How to Resolve Host Issues in Google Chrome

By Nick Peers

Discover how you can fix the resolving host problem that appears when Google Chrome can't find the correct IP address of a domain.

The Resolving Host message is displayed in Google Chrome's status bar when the browser attempts to obtain the IP address of the Web server from the DNS. If the page takes a long time to load, the DNS server may not work properly. However, the problem is often caused by the DNS cache on your computer. If cleaning the cache doesn't solve the problem, you can disable the Prefetch Resources feature.


Before trying more complex fixes, restart your modem and computer; it may solve the resolving host problem, at least temporarily.

Clearing Chrome's DNS Cache

Chrome uses the IP addresses of frequently visited Web resources from its cache to speed page loading; it doesn't rely on the DNS server to return the correct IP address. If one of the entries in the cache is wrong, it may cause the resolving host problem.

  1. Launch Google Chrome, type chrome://net-internals/#dns into the Address bar and press Enter to view the browser's DNS settings.
  2. Click the Clear Host Cache button in the Host Resolver Cache section to delete the entire DNS cache.

Disabling the Prefetch Resources Actions Feature

Google Chrome uses DNS prefetching by default, meaning that it attempts to resolve domain names before you follow a link. Sometimes, this feature can cause the resolving host problem.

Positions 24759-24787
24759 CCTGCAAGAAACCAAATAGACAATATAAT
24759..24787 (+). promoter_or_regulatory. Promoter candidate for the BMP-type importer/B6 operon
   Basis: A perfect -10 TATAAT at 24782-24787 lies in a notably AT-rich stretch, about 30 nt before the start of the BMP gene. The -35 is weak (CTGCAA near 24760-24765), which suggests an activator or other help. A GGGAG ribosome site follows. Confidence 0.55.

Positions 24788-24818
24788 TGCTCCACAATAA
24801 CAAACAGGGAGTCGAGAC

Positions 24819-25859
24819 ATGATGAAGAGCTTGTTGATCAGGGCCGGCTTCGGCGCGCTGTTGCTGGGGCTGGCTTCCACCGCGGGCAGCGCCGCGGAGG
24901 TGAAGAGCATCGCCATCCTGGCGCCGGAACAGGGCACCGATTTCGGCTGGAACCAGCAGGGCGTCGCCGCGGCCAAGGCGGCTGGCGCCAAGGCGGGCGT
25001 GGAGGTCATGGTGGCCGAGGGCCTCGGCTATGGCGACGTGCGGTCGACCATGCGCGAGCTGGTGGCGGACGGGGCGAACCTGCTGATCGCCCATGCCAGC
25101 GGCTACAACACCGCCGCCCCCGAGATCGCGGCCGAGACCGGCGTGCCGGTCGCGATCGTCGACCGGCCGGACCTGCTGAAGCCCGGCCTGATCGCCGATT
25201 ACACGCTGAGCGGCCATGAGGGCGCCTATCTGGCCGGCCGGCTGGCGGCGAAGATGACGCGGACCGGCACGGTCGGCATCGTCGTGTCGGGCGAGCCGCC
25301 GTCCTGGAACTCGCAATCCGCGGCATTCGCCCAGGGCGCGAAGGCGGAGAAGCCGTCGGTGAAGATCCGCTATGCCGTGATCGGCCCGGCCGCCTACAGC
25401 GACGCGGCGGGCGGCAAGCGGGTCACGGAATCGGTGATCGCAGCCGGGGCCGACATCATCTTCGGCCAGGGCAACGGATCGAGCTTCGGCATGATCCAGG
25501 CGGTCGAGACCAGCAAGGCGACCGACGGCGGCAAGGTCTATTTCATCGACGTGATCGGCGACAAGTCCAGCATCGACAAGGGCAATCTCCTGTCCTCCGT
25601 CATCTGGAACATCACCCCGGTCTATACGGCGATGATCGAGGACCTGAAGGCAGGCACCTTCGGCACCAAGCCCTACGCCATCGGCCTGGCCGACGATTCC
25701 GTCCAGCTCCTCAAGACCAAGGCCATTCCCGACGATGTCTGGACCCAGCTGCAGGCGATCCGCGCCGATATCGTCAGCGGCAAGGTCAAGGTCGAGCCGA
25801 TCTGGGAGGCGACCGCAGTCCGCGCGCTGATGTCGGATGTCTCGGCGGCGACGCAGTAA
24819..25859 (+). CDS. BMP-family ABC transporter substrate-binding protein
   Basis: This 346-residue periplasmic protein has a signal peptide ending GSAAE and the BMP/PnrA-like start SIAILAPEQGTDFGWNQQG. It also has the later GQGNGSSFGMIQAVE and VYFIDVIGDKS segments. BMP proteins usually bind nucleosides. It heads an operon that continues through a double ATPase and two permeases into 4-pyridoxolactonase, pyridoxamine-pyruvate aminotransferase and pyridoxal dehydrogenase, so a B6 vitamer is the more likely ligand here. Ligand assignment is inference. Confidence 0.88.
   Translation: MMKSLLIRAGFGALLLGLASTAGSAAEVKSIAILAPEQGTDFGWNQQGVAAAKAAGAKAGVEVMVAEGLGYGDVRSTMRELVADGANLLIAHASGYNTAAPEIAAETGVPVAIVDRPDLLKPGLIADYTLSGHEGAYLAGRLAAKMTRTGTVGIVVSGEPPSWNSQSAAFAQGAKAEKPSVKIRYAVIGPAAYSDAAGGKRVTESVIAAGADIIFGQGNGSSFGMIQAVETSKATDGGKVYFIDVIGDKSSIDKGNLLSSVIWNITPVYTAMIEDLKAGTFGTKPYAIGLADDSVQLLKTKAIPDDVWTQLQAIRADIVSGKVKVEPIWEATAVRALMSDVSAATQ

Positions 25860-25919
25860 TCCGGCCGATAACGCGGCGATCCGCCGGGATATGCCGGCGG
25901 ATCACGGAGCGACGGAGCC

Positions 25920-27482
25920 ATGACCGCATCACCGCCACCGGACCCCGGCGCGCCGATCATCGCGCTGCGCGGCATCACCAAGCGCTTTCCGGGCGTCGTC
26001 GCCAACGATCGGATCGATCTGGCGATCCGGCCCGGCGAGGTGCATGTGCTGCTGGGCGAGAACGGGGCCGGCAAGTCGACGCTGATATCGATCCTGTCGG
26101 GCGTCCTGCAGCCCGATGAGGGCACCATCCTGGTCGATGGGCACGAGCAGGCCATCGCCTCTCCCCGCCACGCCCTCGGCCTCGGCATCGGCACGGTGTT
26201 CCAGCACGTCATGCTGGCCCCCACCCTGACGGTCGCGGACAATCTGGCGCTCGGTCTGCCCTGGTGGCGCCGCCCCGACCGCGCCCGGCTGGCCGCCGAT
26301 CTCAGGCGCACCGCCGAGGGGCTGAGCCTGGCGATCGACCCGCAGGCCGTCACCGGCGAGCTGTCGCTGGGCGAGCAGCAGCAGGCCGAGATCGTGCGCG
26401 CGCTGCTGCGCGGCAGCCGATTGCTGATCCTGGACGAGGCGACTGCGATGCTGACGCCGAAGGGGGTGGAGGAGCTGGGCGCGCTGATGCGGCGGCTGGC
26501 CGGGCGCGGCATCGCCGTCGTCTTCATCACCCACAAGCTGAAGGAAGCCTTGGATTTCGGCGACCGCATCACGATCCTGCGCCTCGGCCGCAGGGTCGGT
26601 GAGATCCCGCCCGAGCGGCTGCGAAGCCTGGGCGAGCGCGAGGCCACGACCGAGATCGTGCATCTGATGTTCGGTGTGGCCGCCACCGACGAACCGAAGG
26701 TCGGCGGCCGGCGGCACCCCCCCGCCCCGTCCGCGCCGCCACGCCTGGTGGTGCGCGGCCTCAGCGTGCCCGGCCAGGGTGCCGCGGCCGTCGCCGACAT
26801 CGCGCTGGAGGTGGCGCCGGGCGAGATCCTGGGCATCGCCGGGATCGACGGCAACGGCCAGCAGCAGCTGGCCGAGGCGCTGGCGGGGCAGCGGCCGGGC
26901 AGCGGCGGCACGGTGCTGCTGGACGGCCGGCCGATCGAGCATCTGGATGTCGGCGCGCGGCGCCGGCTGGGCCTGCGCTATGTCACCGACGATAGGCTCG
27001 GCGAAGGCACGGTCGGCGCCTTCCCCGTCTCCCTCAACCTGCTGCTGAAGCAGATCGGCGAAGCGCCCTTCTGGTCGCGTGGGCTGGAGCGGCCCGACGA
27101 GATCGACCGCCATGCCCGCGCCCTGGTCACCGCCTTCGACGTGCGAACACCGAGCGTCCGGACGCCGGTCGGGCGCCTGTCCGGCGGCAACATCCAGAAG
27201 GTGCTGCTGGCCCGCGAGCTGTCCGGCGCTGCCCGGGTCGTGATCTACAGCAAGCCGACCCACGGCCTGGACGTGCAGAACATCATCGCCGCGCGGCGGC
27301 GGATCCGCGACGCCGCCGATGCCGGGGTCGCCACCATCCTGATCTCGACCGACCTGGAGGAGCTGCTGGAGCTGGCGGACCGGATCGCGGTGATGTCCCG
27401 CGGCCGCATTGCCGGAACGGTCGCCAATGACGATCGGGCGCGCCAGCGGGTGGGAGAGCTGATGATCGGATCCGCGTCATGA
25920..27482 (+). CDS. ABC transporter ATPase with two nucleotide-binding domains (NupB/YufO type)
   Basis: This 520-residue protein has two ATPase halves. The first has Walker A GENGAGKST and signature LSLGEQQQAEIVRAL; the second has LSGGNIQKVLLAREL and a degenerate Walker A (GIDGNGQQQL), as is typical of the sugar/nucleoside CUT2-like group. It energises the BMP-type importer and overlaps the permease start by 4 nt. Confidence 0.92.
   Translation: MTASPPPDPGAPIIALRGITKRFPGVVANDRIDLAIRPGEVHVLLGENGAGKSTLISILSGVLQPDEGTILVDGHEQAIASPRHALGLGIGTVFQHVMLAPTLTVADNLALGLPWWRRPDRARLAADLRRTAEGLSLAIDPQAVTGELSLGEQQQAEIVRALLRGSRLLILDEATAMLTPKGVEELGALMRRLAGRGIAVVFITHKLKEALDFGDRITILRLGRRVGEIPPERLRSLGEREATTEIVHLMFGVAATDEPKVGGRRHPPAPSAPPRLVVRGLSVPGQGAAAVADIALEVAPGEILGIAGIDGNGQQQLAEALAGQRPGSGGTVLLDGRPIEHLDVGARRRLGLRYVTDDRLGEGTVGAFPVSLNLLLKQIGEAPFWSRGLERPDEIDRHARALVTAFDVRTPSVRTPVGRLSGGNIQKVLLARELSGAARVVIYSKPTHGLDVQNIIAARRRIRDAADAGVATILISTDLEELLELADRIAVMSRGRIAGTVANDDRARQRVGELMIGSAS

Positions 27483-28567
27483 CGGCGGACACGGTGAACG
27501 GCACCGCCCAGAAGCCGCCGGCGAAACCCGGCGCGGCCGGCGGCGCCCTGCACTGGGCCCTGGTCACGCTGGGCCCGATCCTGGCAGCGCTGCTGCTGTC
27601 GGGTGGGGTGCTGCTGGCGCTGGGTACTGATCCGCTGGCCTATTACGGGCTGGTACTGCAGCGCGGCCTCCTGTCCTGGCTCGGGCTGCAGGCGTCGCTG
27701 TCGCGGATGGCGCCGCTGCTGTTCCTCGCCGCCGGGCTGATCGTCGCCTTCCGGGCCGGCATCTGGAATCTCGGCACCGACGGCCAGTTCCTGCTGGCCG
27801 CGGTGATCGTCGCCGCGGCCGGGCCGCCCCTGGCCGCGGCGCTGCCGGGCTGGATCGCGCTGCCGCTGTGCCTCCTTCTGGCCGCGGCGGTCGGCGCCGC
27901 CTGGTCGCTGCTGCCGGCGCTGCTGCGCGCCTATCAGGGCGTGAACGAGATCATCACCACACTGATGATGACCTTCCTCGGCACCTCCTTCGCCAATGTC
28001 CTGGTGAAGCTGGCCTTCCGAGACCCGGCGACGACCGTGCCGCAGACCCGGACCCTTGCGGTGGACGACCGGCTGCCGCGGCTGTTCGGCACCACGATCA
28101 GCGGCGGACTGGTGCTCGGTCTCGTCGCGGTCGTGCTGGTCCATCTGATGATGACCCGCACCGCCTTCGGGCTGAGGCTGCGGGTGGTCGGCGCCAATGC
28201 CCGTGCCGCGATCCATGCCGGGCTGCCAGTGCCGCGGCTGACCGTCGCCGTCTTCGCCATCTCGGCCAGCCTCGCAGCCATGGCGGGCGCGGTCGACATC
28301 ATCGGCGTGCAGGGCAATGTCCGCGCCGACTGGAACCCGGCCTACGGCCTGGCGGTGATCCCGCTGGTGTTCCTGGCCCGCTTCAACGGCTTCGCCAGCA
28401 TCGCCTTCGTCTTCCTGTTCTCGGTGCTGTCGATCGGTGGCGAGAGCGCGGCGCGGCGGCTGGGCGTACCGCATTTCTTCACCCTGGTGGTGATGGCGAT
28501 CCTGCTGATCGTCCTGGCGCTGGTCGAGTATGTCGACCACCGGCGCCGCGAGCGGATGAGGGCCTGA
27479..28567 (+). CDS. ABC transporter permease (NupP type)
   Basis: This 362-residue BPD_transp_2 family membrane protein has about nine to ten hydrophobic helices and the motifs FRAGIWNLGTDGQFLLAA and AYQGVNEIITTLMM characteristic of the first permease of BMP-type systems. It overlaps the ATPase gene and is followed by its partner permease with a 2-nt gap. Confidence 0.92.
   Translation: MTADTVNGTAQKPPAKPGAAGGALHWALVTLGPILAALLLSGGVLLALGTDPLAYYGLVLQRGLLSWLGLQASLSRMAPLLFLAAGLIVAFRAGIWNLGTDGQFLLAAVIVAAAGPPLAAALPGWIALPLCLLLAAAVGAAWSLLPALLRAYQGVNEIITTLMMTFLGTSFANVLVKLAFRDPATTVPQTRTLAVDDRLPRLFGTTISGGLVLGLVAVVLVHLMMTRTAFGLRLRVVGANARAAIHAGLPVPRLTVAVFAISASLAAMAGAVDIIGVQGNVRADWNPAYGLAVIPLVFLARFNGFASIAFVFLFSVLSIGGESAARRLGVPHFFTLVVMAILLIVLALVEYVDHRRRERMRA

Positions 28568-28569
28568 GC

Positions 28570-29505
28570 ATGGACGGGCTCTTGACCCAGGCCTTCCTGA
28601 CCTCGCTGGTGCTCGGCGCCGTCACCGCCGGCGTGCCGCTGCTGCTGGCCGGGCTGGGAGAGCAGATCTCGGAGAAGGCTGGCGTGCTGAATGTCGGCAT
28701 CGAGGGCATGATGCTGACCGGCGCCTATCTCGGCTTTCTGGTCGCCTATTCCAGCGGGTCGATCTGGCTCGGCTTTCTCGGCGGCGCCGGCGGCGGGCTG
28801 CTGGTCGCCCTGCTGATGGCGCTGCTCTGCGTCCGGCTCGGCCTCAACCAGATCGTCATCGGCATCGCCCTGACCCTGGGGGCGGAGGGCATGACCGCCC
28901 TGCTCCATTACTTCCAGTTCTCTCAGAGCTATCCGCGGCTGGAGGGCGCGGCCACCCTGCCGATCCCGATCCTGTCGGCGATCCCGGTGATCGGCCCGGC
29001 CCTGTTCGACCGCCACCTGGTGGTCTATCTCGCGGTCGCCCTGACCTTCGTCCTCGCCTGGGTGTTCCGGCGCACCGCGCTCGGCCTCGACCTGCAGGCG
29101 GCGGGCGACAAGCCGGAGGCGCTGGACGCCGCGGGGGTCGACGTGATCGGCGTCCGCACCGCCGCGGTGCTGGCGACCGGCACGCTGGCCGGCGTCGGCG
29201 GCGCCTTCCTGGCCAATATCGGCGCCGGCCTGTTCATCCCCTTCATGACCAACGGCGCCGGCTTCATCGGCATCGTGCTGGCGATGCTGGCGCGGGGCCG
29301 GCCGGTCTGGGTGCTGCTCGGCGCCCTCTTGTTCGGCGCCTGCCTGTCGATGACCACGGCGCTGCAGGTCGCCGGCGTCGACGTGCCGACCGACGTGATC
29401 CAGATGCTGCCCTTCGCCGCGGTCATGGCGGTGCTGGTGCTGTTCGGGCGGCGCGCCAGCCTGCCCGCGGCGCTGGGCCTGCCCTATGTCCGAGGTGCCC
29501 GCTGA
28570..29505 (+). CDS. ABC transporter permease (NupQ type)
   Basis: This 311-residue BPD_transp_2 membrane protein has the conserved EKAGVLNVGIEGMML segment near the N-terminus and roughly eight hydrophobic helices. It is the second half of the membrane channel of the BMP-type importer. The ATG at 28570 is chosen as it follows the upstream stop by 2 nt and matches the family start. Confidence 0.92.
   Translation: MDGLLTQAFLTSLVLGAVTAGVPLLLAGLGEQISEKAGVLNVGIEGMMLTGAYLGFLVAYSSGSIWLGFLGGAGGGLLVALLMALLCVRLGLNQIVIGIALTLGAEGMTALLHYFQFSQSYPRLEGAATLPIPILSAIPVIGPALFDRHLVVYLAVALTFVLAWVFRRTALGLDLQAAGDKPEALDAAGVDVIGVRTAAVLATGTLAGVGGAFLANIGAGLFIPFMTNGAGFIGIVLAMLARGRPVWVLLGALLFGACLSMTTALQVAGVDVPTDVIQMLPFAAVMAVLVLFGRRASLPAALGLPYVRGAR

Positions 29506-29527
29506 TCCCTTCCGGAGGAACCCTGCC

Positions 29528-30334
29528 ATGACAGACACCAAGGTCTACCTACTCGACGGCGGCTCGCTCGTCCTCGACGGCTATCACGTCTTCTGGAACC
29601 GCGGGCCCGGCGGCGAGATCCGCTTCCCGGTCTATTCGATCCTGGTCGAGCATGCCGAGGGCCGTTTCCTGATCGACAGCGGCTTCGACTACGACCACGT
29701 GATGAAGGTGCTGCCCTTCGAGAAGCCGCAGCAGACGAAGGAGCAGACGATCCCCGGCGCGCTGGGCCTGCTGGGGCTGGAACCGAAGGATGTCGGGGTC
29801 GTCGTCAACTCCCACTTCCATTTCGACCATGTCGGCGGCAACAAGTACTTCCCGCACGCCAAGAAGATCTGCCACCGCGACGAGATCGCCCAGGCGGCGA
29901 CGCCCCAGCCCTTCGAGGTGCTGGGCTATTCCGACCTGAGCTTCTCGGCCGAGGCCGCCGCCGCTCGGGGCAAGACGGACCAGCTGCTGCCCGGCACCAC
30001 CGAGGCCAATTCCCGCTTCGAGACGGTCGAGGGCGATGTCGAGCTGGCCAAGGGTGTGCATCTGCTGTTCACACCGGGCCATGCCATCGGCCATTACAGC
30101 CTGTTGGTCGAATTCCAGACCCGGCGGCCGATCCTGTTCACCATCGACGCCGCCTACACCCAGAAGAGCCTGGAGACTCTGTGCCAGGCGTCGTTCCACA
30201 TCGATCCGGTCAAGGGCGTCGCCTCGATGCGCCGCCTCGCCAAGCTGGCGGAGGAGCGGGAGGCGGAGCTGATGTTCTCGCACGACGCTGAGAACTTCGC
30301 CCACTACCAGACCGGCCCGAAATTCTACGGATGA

Step 1

Opening the Settings page.

Click the Chrome menu button and select Settings to display the Chrome Settings page.

Step 2

Clicking Show Advanced Settings.

Click the Show Advanced Settings link at the bottom of the page to display the more advanced settings.

Step 3

Disabling the Prefetch Resources feature.

Uncheck the Prefetch Resources To Load Pages More Quickly box in the Privacy section to prevent Chrome from prefetching DNS data.

Close the Chrome Settings page; the changes are applied immediately.

Clearing the Computer DNS Cache

Your computer automatically caches IP addresses and other DNS settings so that it can quickly serve these resources to applications. If one of the entries is corrupt, it may cause the resolving host problem in Chrome.

Step 1

Launching the Command Prompt.

Press Windows-R to display the Run dialog, type cmd into the Open field and press Enter to launch the Command Prompt utility.

Step 2

Flushing the DNS in Windows.

Type ipconfig /flushdns and press Enter to erase the entire DNS cache of the computer. You don't need to restart the PC.


If nothing works and Chrome still displays the resolving host message, you can try to reinstall the Web browser.

In rare cases, your ISP may have problems with its DNS servers. Contact the ISP and inquire about the resolving host problem.